The U.S. Energy Information Administration’s (EIA) International Energy Outlook 2011 predicts world energy use will increase 53 percent by 2035. While renewables will see a solid increase in contributing to the world’s energy needs, the outlook isn’t bright when it comes to carbon emissions from the global electricity sector.
The EIA says China and India will account for half of the total growth in energy use and China is projected to use 68 percent more energy than the United States by 2035.
So, where will all this energy come from?
Unfortunately, our fossil fuel addiction will maintain its stranglehold and still account for 78 percent of world energy use by that year says the EIA.
Global natural gas consumption will increase 1.6 percent per year and unconventional natural gas such as coal seam methane (CSG) will also increase substantially.
The EIA expects petroleum and other liquid fuels remain the largest energy source worldwide through 2035 but their share of total energy use will drop from 34 percent in 2008 to 29 percent by that year.
In the Reference Case, global coal consumption increases an average annual rate of 1.5 percent, with China alone accounting for 76 percent of the projected net increase.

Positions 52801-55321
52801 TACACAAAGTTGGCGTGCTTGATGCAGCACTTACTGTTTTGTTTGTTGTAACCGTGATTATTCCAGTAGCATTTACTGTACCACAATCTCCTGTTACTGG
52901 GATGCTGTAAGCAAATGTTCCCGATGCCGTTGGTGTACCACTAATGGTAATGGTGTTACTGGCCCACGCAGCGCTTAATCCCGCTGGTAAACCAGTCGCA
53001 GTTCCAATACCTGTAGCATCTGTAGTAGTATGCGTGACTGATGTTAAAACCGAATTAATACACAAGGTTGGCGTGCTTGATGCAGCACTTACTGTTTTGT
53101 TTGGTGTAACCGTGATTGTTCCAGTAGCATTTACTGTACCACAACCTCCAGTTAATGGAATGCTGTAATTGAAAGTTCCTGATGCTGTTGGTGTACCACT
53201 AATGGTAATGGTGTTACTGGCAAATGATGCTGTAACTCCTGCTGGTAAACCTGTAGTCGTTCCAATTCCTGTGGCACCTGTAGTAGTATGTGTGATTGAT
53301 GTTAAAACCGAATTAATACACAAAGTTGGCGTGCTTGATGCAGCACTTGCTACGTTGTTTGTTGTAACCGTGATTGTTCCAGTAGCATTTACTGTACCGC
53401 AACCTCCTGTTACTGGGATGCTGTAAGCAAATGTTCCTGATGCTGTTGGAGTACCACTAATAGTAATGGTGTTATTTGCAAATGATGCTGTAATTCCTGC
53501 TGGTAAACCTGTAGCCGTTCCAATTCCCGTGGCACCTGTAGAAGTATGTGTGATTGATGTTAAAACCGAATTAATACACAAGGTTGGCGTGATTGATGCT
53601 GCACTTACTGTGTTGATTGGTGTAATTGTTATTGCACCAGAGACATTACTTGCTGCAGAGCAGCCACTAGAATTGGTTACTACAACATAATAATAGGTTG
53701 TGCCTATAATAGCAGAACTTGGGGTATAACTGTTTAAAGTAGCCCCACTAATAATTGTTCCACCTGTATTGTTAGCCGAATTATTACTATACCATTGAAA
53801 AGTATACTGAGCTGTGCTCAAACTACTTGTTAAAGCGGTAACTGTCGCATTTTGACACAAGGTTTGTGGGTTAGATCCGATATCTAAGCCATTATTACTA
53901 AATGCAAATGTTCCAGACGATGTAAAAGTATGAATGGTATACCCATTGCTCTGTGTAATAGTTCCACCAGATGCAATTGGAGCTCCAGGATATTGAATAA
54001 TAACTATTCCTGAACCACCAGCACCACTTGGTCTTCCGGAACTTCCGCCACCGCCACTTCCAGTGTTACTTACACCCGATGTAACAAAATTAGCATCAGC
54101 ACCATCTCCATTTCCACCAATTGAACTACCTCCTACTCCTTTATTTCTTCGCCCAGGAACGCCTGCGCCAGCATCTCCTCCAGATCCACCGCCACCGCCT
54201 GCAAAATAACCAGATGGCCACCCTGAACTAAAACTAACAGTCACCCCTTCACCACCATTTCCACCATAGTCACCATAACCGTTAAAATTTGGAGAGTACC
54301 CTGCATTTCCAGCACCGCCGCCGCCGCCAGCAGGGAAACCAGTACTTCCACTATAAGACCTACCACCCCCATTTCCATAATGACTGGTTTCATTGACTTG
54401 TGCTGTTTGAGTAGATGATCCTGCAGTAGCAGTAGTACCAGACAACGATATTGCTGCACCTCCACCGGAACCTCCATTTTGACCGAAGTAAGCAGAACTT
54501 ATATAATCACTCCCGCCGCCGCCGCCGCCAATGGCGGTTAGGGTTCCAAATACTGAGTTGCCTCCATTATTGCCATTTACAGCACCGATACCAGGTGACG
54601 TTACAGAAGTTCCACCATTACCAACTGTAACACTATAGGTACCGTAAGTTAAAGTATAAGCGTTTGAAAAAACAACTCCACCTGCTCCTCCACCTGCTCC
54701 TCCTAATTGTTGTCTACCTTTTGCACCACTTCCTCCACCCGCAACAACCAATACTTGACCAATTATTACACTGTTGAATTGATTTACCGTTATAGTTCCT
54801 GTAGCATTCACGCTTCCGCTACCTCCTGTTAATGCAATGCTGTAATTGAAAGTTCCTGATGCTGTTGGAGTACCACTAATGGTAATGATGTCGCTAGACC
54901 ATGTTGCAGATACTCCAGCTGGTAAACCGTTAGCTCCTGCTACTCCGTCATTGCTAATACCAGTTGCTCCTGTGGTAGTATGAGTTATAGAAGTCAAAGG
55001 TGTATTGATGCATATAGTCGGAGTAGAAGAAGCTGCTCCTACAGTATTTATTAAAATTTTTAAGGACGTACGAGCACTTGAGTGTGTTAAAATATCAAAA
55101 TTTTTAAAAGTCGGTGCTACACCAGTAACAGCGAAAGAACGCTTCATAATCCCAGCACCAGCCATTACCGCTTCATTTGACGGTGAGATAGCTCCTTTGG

This carbon and fossil-fuel stained snapshot of the future does have a few clean spots.
Renewables will be the fastest growing source of new electricity generation, increasing by 3.0 percent – more than the average annual increases for natural gas (2.6 percent), nuclear power (2.4 percent), and coal (1.9 percent). Renewable energy consumption overall is projected to increase by 2.8 percent per year and the renewable share of total global energy use will hit 15 percent in 2035 in the EIA’s Reference Case.
However, perhaps dashing hopes of decreasing global carbon emissions over the medium term, the EIA Reference Case paints this disturbing scenario – energy-related carbon dioxide emissions will rise from 30.2 billion metric tons in 2008 to 43.2 billion metric tons in 2035 – an increase of 43 percent.
Of course, it doesn’t have to be that way.
The full EIA International Energy Outlook 2011 can be viewed here.